Google.org is donating $5.3 million to help Syrian refugees get connected.
The grant will provide Chromebooks to nonprofits working with evacuees in Germany.
"As they make it through a dangerous journey, the first thing refugees need is to find shelter, food and access to care," Jacquelline Fuller, director of Google.org, wrote in a blog post.
"But soon enough, they have to learn the local language, acquire skills to work in a new country, and figure out a way to continue their studies—all in an effort to reclaim and reconnect with the lives they had before," she added.
Low-cost Chromebooks are popular with schools, but can also be configured to fit the needs of nonprofits, ensuring relevant programs, content, and materials for the displaced.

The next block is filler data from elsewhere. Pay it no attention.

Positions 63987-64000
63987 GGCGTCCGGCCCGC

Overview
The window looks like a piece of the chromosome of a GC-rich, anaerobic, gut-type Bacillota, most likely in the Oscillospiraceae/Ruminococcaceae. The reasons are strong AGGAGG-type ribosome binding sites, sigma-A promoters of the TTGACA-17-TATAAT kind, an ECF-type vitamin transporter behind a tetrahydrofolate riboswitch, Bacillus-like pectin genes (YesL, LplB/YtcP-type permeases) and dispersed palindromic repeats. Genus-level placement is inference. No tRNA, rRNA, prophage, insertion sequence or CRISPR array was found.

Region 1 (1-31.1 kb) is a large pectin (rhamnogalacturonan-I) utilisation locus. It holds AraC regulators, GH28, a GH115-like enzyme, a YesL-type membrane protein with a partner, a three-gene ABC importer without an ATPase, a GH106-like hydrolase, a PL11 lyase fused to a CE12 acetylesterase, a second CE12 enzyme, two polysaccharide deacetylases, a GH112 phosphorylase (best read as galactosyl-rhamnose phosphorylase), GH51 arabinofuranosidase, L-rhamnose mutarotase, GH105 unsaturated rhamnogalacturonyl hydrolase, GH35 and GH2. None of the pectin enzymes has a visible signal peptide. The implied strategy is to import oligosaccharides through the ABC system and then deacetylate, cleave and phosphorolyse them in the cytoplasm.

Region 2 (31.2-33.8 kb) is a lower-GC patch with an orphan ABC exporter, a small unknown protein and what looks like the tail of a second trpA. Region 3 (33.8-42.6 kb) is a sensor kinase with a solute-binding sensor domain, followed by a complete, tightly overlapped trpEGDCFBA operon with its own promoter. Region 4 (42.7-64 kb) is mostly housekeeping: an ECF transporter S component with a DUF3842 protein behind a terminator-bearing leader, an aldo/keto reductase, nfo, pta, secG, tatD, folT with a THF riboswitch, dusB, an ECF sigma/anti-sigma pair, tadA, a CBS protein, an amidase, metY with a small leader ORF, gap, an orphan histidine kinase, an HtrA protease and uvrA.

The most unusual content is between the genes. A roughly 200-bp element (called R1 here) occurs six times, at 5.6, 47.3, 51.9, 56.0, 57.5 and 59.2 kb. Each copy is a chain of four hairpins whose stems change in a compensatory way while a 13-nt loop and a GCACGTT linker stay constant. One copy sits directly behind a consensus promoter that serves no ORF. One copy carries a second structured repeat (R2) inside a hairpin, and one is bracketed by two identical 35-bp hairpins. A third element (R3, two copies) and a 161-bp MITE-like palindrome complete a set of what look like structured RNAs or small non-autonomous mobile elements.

"For example, they can run an educational game for children, a language course for younger adults or even feature information about the asylum application process on a pre-installed homepage," Fuller wrote.
Nonprofits interested in Project Reconnect can apply online.
Google is no stranger to philanthropy: In September, the Web giant began matching refugee aid donations up to $5.5 million, raising more than $10.8 million.
The next month, it developed the open-source "Crisis Info Hub," used to disseminate local information about lodging, transportation, and medical facilities to refugees via smartphones.
The European migrant crisis began last year, when an increasing number of refugees journeyed to Europe to seek asylum from the Middle East and Africa. It became one of the most-talked about topics on Facebook in 2015, and caused a spike in queries on Google.